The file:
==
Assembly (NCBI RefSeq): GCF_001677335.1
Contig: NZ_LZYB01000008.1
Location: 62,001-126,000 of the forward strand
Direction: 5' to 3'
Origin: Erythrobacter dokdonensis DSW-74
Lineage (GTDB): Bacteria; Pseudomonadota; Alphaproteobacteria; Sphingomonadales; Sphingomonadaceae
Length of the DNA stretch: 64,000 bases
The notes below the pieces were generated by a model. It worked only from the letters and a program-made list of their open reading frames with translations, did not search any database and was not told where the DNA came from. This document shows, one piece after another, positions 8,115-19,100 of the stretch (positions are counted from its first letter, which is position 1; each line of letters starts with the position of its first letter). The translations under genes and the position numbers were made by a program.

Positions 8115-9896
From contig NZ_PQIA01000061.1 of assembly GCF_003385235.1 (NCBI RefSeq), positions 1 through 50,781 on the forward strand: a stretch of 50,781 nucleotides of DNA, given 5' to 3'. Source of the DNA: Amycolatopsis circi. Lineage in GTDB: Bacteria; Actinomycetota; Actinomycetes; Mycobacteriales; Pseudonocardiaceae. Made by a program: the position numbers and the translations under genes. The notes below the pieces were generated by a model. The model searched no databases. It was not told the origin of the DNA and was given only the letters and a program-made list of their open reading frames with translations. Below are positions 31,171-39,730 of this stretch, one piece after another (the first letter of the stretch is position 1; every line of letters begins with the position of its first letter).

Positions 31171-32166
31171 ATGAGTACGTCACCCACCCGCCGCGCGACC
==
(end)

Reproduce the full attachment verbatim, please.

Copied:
Assembly (NCBI RefSeq): GCF_001677335.1
Contig: NZ_LZYB01000008.1
Location: 62,001-126,000 of the forward strand
Direction: 5' to 3'
Origin: Erythrobacter dokdonensis DSW-74
Lineage (GTDB): Bacteria; Pseudomonadota; Alphaproteobacteria; Sphingomonadales; Sphingomonadaceae
Length of the DNA stretch: 64,000 bases
The notes below the pieces were generated by a model. It worked only from the letters and a program-made list of their open reading frames with translations, did not search any database and was not told where the DNA came from. This document shows, one piece after another, positions 8,115-19,100 of the stretch (positions are counted from its first letter, which is position 1; each line of letters starts with the position of its first letter). The translations under genes and the position numbers were made by a program.

Positions 8115-9896
From contig NZ_PQIA01000061.1 of assembly GCF_003385235.1 (NCBI RefSeq), positions 1 through 50,781 on the forward strand: a stretch of 50,781 nucleotides of DNA, given 5' to 3'. Source of the DNA: Amycolatopsis circi. Lineage in GTDB: Bacteria; Actinomycetota; Actinomycetes; Mycobacteriales; Pseudonocardiaceae. Made by a program: the position numbers and the translations under genes. The notes below the pieces were generated by a model. The model searched no databases. It was not told the origin of the DNA and was given only the letters and a program-made list of their open reading frames with translations. Below are positions 31,171-39,730 of this stretch, one piece after another (the first letter of the stretch is position 1; every line of letters begins with the position of its first letter).

Positions 31171-32166
31171 ATGAGTACGTCACCCACCCGCCGCGCGACC